28 thoughts on “Hialeah”

  1. One caveat for those considering relocating/ visiting the area. Learn Spanish first.
    Hialeah is the least diverse city in the country. (Not hyperbole. Google it.)
    Young adults born and raised in Hialeah speak English as their second language. It is a cultural tradition to speak Spanish at home.
    It results in a population in which Hispanic newcomers ,those with minimal education , and those who do not work outside of the city do not speak English with proficiency. The rest of the population habitually speaks Spanish, although they will speak English when not in Miami or when English-only speaking people are present.
    My non-Hispanic husband (I am half Cuban) and children have tried to drive-through for burgers and shop at CVS there and were shocked when the workers did not understand them, and the workers seemed irritated by this.
    Much of Miami-Dade County is now primarily Spanish-speaking, but Hialeah in particular is exclusively for Hispanics. Whites, African-Americans, and other people of color who do not speak Spanish may not find it easy to navigate and may not feel welcome unless they speak Spanish.

    1. Personally I like Cubans, Puerto Ricans, etc. If I chose to live in Hialeah I would be willing to use my bad white guy Spanish if it meant getting along with the neighbors.

  2. This brings back many memories I’m 56 and I went to kindergarten at Saint Johns which is the church and school you showed there in East Hialeah. We moved from New Jersey in 1967 which is where my parents went when they left Cuba and I was born there since my mom left the island being pregnant with me. I was only four when I arrived in Hialeah. But as I read your piece I noticed one thing, Hialeah did have a downtown it was in the area of Hialeah Drive by where the City Hall is now. That area was known as Hialeah‘s downtown where the Dairy Queen & KFC still are but of course that area has long changed. The Canastilla Cubana started there and then grew to be an empire. I moved from the area to go away to school and finally came back in 1989 and a lot had changed. I live in West Hialeah now by I-75 and yes the prices of homes have gone up to the low to mid $300K range in this area but I love my city. Anything you need you could find in a 1 mile area. Therefore I will always be a Hialeah girl through and through. Thanks for taking me down memory lane and reminding everyone how Hialeah was built by a diverse group and is still a thriving place of business and to live in, at least I love the west side!!!

  3. I always appreciate these case studies – when it comes to discussion of urban topics, complex, concrete examples are in short supply while theories and opinions abound.

  4. I also enjoyed reading someone else’s perspective on a place where I grew up my folks and sister still live there and if not for forming a family myself and moving on I would have still lived there. I had the opportunity to work for the local government years ago and happily remember my time working there. I just came across your blog and I will visit it more often. Gracias

  5. There is a before-and-after-7-ft.-sea-level-rise map for the Miami area in “The Water Will Come” by Jeff Goodell (2017), page 99. Hialeah is mostly underwater.

    1. This article does not capture the current state of Hialeah. Affordable housing is laughable. Medium home price (of those houses pictured) are $350k and up. Most are in dire need of updating, illegal additions, no front lawn, etc. I agree that the working class is a crutch for the county, however there is little to no appeal compared to neighboring cities just north of Hialeah. Comparing it to Levittown though….no, id compare it to Hempstead at best.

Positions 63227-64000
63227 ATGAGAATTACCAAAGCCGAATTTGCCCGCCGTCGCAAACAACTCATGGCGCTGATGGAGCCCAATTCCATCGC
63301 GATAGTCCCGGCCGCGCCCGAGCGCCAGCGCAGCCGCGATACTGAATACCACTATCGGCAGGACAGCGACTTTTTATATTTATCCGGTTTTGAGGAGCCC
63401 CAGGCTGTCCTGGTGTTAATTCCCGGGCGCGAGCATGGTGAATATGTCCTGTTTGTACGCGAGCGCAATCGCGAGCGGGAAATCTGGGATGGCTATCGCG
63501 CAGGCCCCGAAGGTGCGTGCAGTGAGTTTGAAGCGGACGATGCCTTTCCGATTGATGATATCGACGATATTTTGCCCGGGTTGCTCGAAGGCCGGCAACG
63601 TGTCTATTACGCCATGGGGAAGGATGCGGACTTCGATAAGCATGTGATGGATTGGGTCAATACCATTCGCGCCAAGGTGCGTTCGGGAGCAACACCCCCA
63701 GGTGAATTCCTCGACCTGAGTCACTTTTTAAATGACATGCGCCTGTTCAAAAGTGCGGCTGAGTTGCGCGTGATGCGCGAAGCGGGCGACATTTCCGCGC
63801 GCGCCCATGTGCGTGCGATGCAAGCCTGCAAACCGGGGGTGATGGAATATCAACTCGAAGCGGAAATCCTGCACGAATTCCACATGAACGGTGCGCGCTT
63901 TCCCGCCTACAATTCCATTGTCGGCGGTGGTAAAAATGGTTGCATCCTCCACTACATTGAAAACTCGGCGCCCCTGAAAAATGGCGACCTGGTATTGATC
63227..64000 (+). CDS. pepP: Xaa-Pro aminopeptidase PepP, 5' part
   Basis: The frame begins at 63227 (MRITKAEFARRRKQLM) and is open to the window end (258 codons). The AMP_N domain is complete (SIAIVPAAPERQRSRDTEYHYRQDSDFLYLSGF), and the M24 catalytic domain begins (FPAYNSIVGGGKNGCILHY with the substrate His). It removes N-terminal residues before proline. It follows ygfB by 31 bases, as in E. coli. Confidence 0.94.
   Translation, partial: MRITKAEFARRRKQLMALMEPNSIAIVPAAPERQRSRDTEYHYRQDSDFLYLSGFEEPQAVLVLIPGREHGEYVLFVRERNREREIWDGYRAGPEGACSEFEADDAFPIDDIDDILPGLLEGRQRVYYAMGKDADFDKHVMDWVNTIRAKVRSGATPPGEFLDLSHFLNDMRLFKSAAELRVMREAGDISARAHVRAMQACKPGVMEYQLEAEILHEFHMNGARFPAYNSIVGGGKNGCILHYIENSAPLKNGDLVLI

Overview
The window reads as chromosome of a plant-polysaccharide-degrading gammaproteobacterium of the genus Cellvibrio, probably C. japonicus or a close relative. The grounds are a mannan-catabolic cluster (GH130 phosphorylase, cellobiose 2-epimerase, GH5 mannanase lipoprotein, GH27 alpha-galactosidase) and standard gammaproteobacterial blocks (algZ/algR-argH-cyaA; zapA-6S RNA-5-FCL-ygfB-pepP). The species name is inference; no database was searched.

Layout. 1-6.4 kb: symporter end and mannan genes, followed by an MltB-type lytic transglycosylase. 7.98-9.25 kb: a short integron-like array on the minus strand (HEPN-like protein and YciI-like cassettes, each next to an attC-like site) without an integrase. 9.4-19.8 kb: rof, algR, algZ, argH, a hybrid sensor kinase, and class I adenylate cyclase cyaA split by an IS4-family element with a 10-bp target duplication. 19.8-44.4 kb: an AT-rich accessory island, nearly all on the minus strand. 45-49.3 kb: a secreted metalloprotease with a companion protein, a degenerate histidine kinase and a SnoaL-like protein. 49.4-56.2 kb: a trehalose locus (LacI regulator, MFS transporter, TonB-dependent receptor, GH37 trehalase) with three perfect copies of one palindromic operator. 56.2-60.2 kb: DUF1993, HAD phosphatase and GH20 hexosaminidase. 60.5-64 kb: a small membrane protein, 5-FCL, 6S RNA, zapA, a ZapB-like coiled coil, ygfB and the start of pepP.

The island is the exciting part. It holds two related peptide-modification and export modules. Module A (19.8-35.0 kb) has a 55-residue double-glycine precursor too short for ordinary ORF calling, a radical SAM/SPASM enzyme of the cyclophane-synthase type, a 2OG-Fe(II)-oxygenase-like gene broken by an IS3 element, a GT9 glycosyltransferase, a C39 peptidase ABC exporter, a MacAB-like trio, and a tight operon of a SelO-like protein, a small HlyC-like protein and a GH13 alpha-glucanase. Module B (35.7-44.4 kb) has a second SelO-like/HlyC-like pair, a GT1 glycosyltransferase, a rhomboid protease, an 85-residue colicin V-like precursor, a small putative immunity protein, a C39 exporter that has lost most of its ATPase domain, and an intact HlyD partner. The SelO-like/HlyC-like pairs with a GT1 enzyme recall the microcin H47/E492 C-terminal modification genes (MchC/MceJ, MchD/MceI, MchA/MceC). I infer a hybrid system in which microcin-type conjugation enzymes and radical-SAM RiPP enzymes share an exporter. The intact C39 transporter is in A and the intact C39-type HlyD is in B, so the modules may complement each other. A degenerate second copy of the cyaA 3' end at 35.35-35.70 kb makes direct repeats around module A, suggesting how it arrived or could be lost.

1. You and I may have different definitions of working class affordability.

        Florida’s minimum wage is $8.46. Tipped workers have a legal minimum wage of $5.44 per hour. In order to survive on that income (I know because I did it most of my life until fairly recently) a worker must live reasonably close to work to keep transportation costs down. And housing is about having a roof over your head, not about pristine front lawns. Living with relatives, friends, room mates, and/or coworkers is the most likely scenario. Some version of rent or sharing is the norm. Hialeah is the better location and price point for the working class.

        The homes you describe in suburbs farther to the north are middle class accommodations for people at a somewhat higher income level – or perhaps more accurately, people who have access to slightly more credit so they can buy homes and cars they might not truly be able to afford without leverage. They’re also farther from the economic center of the metroplex.

        Apples and oranges.

  6. “to do most of the heavy lifting when it comes to genuinely affordable market rate housing in Miami”
    Why are inner-ring suburbs not described this way more often? They may not always be pretty (though Hialeah is) and they get the job done. They also shorten the commute, compared to the alternative.

    1. As I pointed out, there’s a gap between our image of what a comfortable middle class life should look like, and what the working class can truly afford. Rather than acknowledge and accommodate that reality we push relentlessly to get things to conform to our aspirations – with poor results.

      1. In all these housing debates, the unspoken addition is, “given a standard of living I accept.”

        “There’s a housing crisis… in cities I want to live in.”

        “Homes (that have a master bedroom suite) are too expensive.”

        “It’s too expensive… to live in direct proximity to the amenities I desire.”

        High-paying job market, mild winter, affordable housing. Pick 2? (Probably a few other variables that could be added in as well.)

        1. You’re right about some people and some places (I’ve noticed this as well) but I can tell you have only spoken and listened to those obnoxious people trying to recreate a set of circumstances of prior decades and not listened to young people who don’t even dream of owning a home but would be fine renting an apartment and don’t even have down payment for condo or co-op (certainly not looking for a house or “master bedroom”) …